What is it?
This exquisitely carved ivory plaque from the ancient Assyrian site of Nimrud, near Mosul in Iraq, is one of several inlays that once adorned the back of a wooden chair or couch. Measuring 26cm × 12cm, the plaque features a woman in a long, Syrian-style dress with loose, beaded sleeves and a girdle knotted at the waist. She sits in profile on a padded, tasselled chair over a decorative winged sphinx. Her feet rest on a footstool, and her arms reach to a lotus blossom, partly recreated in wax. We do not know who the woman represents – possibly a goddess, a priestess, or a queen.
Where was it found, and when?
Hundreds of inlays were discovered at Nimrud, mostly carved by Phoenician craftsmen in the late 8th century BC. Around this time, Phoenicia fell within the expanding borders of the Assyrian empire, whose kings boasted of bringing booty back to their capital at Nimrud, including luxurious ivory furnishings.
A century later, the Assyrian armies were eclipsed by their enemies in Babylon. Following King Nebuchadnezzar’s attack on Nimrud in 614 BC, Assyrian officials stored the treasured booty within a palace-arsenal known as Fort Shalmaneser. These goods included several ivory-inlaid chairs, stacked in rows. Nebuchadnezzar attacked again in 612 BC, destroying the city completely.
In 1957, Max Mallowan commenced excavations at Fort Shalmaneser for the British School of Archaeology in Iraq. In one of the most spectacular discoveries of his career, Mallowan uncovered the long-lost repository. Although the wooden chairs had decayed, he found their ivory inlays aligned as panels left exactly where the chairs had been stacked over 2,500 years before.
Why does it matter?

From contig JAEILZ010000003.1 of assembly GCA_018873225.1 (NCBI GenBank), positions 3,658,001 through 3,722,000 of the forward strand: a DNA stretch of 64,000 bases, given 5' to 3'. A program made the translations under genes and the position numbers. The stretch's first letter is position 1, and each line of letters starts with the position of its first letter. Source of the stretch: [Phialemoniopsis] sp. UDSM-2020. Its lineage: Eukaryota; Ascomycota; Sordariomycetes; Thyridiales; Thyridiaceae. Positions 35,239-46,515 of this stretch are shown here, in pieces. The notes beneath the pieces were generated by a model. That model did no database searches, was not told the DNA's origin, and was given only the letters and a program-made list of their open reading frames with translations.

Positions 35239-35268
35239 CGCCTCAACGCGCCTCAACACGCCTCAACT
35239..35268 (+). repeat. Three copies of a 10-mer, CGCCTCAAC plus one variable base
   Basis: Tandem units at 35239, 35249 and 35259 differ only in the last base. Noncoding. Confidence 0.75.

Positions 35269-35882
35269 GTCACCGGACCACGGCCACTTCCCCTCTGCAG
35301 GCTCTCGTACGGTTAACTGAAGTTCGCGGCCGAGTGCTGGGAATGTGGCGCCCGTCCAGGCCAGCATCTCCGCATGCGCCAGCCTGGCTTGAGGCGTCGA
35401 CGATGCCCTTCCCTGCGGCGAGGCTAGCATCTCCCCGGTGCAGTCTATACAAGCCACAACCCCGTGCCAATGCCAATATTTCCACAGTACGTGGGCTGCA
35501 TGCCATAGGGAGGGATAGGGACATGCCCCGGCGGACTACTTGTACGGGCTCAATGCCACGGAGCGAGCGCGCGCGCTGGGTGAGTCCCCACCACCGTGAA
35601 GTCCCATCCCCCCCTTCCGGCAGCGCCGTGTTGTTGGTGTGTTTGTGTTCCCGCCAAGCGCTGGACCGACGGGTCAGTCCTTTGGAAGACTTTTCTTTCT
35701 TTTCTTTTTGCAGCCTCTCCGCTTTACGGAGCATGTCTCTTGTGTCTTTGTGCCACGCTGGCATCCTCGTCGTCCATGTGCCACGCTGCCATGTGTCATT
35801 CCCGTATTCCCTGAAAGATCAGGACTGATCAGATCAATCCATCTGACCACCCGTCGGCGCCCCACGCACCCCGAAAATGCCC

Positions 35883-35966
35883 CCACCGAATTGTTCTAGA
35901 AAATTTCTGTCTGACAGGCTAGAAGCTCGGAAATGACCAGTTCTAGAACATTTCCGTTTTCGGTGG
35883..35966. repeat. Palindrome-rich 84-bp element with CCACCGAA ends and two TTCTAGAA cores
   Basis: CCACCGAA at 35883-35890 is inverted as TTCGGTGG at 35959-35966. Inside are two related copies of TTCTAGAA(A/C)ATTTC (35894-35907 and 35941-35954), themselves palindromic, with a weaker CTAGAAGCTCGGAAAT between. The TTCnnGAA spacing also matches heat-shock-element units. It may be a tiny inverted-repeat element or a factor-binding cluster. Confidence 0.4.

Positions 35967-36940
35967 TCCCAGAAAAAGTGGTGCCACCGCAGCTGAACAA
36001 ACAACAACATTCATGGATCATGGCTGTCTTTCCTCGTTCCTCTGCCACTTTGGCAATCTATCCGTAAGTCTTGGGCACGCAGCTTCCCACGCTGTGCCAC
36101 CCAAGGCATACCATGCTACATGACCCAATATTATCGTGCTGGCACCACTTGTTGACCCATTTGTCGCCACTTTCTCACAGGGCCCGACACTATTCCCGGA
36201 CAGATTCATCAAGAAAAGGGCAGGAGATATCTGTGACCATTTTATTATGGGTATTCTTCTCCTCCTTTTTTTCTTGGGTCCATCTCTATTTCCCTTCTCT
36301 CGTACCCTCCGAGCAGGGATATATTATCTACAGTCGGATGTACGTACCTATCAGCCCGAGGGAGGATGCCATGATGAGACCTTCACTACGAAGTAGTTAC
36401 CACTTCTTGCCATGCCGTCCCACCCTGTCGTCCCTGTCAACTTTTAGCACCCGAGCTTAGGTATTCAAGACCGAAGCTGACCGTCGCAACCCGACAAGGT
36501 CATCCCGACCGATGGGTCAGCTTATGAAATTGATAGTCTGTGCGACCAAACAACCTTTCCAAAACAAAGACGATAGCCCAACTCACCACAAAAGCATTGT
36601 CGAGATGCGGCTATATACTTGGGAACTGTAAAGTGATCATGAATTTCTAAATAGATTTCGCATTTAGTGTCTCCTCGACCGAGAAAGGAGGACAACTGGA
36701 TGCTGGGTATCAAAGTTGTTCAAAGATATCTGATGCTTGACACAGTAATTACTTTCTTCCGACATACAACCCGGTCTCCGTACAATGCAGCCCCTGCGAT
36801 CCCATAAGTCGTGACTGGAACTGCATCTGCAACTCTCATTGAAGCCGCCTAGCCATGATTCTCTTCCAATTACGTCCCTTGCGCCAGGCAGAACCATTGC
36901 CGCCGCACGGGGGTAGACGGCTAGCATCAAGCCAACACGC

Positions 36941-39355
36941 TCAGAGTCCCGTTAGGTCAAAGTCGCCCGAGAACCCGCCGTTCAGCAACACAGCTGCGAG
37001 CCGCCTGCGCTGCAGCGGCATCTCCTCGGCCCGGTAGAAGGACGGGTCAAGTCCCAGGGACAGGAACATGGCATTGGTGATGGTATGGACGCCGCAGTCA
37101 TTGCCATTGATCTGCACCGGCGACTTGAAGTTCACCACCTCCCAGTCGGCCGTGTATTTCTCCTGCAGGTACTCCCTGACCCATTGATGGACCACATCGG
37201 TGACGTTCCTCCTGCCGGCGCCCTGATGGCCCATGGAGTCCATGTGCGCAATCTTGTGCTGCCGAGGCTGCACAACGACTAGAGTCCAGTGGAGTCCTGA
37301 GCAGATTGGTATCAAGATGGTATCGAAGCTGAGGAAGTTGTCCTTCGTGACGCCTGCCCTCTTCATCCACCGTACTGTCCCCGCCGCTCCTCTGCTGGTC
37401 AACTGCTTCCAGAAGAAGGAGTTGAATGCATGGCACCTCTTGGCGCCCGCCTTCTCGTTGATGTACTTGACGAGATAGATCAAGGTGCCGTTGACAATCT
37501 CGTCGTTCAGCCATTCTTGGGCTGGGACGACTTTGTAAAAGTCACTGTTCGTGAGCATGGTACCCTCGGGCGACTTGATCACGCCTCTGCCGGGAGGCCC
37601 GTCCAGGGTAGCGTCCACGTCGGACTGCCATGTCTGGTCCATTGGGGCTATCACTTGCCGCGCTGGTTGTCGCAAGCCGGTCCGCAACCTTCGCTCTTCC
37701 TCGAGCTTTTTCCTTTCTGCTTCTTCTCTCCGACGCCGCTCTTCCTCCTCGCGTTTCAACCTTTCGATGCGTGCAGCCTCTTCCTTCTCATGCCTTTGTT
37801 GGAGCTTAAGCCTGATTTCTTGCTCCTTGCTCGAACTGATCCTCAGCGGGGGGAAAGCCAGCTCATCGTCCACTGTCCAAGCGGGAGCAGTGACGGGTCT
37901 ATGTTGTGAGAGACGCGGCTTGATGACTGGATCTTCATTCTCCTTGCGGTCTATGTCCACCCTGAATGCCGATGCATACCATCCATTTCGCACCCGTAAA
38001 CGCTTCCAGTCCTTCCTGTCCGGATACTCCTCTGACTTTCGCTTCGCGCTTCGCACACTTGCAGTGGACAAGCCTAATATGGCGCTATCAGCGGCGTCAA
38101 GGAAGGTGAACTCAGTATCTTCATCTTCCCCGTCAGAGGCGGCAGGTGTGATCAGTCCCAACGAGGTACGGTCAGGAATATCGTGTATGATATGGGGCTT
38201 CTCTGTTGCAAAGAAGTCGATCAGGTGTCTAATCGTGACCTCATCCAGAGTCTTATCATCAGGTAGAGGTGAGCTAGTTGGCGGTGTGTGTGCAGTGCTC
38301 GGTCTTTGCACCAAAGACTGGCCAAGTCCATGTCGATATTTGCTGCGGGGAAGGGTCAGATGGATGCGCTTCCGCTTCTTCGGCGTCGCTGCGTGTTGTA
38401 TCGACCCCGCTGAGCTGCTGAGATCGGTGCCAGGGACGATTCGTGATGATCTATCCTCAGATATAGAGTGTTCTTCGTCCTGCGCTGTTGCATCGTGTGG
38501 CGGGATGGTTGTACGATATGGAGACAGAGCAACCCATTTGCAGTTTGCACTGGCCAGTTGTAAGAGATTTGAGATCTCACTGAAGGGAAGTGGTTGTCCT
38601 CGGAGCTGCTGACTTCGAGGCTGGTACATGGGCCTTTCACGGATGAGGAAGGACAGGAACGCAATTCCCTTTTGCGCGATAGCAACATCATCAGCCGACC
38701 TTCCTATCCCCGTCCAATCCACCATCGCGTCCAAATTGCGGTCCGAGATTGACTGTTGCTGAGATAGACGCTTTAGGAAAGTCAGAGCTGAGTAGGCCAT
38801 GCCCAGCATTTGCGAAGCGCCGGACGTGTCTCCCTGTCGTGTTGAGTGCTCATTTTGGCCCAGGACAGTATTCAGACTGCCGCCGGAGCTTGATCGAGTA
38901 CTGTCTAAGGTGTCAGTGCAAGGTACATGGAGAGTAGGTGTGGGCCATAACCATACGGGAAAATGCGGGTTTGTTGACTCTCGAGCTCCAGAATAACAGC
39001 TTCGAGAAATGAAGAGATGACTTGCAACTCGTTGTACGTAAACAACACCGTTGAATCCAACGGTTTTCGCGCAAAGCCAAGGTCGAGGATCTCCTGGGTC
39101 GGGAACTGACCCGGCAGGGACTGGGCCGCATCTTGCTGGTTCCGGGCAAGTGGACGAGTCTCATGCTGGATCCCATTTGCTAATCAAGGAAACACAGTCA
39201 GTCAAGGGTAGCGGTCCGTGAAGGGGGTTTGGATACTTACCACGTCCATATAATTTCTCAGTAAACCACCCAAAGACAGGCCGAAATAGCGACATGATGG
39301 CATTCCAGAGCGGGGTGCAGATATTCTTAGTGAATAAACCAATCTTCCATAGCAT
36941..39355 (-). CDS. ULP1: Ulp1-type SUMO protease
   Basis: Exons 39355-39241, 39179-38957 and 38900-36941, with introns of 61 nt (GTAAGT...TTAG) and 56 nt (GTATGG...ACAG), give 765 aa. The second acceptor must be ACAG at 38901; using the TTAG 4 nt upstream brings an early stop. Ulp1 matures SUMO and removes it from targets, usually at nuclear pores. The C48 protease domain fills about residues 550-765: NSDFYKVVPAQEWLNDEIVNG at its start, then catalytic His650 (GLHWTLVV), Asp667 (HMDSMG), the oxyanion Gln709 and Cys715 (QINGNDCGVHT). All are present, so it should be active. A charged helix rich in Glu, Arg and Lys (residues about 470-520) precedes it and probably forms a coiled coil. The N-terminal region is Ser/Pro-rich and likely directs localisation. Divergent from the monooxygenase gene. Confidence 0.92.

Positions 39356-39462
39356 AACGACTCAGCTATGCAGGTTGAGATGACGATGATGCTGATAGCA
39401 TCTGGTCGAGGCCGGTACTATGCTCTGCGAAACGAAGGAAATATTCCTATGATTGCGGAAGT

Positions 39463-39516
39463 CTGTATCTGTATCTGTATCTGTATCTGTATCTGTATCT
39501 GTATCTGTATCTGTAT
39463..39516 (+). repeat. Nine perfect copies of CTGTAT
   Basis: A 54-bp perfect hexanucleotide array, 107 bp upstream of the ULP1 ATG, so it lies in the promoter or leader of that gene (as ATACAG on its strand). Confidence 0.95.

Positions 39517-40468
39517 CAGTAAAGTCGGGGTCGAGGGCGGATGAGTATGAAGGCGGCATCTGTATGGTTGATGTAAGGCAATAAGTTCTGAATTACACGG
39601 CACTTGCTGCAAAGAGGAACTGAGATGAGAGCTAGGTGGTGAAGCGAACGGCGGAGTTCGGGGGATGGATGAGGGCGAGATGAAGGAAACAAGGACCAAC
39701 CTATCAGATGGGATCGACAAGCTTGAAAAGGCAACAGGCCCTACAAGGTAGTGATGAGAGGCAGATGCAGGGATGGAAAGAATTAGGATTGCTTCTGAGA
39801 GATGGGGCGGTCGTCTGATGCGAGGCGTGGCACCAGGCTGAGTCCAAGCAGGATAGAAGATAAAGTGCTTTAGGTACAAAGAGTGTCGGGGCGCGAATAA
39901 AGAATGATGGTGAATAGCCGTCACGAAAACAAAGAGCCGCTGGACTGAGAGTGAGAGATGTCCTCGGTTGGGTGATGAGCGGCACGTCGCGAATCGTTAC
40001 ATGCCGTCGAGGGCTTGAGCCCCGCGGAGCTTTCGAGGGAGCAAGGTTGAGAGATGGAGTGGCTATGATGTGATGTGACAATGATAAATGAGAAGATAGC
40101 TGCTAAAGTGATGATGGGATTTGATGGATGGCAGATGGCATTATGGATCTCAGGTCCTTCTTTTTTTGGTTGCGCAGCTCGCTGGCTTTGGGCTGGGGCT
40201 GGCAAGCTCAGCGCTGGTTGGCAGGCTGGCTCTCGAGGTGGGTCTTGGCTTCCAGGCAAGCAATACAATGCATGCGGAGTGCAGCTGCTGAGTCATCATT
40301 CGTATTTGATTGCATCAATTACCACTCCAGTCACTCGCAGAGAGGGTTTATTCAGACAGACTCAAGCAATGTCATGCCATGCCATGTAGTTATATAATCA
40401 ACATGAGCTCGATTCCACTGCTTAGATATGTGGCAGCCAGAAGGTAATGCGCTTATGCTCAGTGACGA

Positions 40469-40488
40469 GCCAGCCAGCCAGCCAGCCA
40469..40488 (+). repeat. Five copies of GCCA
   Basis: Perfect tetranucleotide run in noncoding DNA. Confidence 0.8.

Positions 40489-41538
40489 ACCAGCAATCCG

Despite their delicate appearance, these ivory furnishings were potent symbols of power and prestige. They signalled the wealth of the Phoenicians who commissioned them, the glory of the Assyrians who captured them, and the might of the Babylonians who reduced Nimrud to the ruins in which they were found. Yet today the Nimrud ivories are more commonly associated with the writer Agatha Christie.
Christie married Mallowan in 1930, after they had met on a dig at Ur, and accompanied her husband on all his excavations after that. In the early years at Nimrud, she was charged with cleaning the ivory inlays as they came out of the ground, describing in her autobiography how her face cream was ‘more useful than anything else for gently coaxing the dust out of the crevices’. The ivories were, perhaps, even better burnished by Christie’s celebrity, as Mallowan used his wife’s profile to attract sponsorship for the dig.
In 2015, Nimrud was devastated once again, this time by so-called Islamic State using bulldozers and dynamite. The Nimrud ivories have thus taken on a different symbolism in the modern world, reflecting the fragility of Iraq’s remarkable heritage that is treasured by most of its citizens but betrayed by an ignorant few.
See for yourself
The ‘Seated Lady’ ivory plaque is on display at the Nicholson Museum at the University of Sydney. Entrance is free.
Text: Jamie Fraser
Image: NM59.3, Nicholson Museum, the University of Sydney
This article appeared in issue 86 of Current World Archaeology. To find out more about subscribing to the magazine, click here.